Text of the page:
Outdoors on the Cheap
Outdoors on the Cheap
Although money is tight for many Montana families, there's an abundance of low-cost outdoor recreational activities right outside the front door. From state parks to rivers to fishing access sites, there's something for everyone, so why not hit the road?
State Park Road Trip
June is Family Month at Lewis & Clark Caverns. Two adults and two children can have an "out-of-this-world" experience in the caverns for $20. After your caverns tour, hop on your bikes or put on your hiking boots and hit the park's nine miles of trails. It's a great place to see wildlife and many bird species. Or set off toward Bannack and experience Montana's first territorial capital. The ghosts of Bannackâ€”gold miners, vigilantes, saloonkeeps, and dancing girlsâ€”keep this abandoned town alive. Visit on July 18 and 19 for Bannack Days, which offers demonstrations, dramatic reenactments, and hands-on activities for the whole family. On your way back to town, visit Madison Buffalo Jump State Park and experience the geologic hunting tool that drew native people to this region. Here they used remarkable skill to drive buffalo off the cliff, which ultimately provided food, clothing, shelter, tools, and weapons. (Note: If you have a light vehicle with Montana plates, an optional $4 fee gets you free admission to all Montana state parks.)
Rivers, Lakes, and Fishing-Access Sites
We're fortunate to have an abundance of world-renown blue-ribbon streams. Whether you're casting a line for trout on the upper Madison, whitewater rafting in Bear Trap or Yankee Jim canyons, canoeing on the Yellowstone, motoring on Canyon Ferry Lake, or floating the lower Madison on an inner tube on a beautiful sunny day, we've got it all. Along those rivers and lakes are 91 fishing access sites to put in and take out, picnic, fish, and play. Some also allow camping. To get a list of access sites, check out fwp.mt.gov/lands/searchfas.aspx.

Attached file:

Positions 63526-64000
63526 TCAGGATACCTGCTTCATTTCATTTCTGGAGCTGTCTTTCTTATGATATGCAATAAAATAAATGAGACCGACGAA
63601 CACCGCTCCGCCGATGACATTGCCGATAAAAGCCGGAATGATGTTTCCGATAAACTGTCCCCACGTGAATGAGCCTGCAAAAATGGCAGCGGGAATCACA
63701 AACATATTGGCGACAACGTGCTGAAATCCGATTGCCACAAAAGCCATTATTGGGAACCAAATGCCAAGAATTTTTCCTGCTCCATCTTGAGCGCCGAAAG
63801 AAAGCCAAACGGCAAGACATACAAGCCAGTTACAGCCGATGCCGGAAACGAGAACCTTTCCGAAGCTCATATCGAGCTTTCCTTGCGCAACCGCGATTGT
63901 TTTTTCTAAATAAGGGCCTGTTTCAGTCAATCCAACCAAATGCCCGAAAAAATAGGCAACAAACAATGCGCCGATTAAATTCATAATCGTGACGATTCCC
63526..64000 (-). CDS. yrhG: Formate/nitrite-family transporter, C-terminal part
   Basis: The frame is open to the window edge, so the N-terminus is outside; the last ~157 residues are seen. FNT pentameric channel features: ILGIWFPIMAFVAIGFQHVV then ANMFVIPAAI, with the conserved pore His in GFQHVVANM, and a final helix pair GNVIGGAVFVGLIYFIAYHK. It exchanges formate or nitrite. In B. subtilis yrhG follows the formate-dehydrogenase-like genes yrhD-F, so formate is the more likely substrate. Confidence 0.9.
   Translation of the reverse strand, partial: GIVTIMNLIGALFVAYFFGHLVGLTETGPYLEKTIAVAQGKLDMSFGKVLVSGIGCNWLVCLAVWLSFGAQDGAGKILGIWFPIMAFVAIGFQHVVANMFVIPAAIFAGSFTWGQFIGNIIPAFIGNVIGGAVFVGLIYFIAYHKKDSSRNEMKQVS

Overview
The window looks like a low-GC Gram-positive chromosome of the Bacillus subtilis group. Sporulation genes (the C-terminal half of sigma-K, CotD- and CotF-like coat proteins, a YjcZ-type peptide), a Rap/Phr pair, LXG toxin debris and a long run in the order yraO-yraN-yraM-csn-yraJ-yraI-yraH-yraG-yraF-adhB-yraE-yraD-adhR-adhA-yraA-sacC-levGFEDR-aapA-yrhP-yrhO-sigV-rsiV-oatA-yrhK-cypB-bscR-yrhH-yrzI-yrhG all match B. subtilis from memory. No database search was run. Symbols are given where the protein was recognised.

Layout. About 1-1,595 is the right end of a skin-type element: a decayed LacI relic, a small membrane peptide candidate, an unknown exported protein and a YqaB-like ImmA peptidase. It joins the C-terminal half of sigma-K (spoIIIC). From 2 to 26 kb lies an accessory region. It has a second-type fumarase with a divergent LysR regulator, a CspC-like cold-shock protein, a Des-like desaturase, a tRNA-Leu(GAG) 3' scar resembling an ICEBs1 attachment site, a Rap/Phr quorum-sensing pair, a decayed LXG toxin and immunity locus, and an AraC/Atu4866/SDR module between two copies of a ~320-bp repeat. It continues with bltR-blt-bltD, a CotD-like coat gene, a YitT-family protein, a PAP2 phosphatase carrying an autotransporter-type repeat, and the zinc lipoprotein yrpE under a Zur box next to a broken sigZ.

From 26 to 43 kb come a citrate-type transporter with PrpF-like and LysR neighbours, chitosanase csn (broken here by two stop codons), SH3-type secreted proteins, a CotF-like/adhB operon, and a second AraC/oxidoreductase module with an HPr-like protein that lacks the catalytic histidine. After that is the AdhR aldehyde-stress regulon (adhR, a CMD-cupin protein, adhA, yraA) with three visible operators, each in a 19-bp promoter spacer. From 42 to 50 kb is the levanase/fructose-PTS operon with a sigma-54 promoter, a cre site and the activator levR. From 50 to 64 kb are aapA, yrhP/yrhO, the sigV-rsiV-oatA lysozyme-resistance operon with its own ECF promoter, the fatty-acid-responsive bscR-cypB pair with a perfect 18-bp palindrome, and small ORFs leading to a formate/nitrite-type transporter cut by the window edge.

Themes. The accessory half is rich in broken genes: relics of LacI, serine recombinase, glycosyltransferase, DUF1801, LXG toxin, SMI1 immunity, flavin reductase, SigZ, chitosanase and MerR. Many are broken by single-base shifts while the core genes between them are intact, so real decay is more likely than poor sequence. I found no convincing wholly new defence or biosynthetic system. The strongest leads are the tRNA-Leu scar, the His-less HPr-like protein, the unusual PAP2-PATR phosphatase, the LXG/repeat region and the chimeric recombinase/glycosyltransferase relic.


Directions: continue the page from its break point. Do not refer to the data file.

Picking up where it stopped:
Wildlife Management Areas
In the winter months, Wildlife Management Areas provide vital habitat for big game and other wildlife species. In the summer months they're open to the public for hiking, antler collecting, wildlife watching, camping, and many other activities. There are 11 Wildlife Management Areas in southwest Montana, many just a short drive from Bozeman. For example, Dome Mountain in the Paradise Valley has wildlife viewing opportunities galore-elk, mule deer, black bears, eagles, hawks, ducks, and more. Dailey Lake offers rainbow trout, perch, and walleyes. Mountaineers can set up camp at Bear Creek Wildlife Management Area on the east side of the Madison Valley. From there, climb Sphinx Mountain (10,876 feet) in the rugged Madison Range for an incredible reward of breathtaking views. An abundance of wildlife-wolves, elk, grizzly and black bears-can make for a truly special trip.
Melissa Frost is the FWP Region 3 Information and Education Manager. See FWP's Web site at fwp.mt.gov/lands for more information about recreation sites, activities, and opportunities.
- O/B Store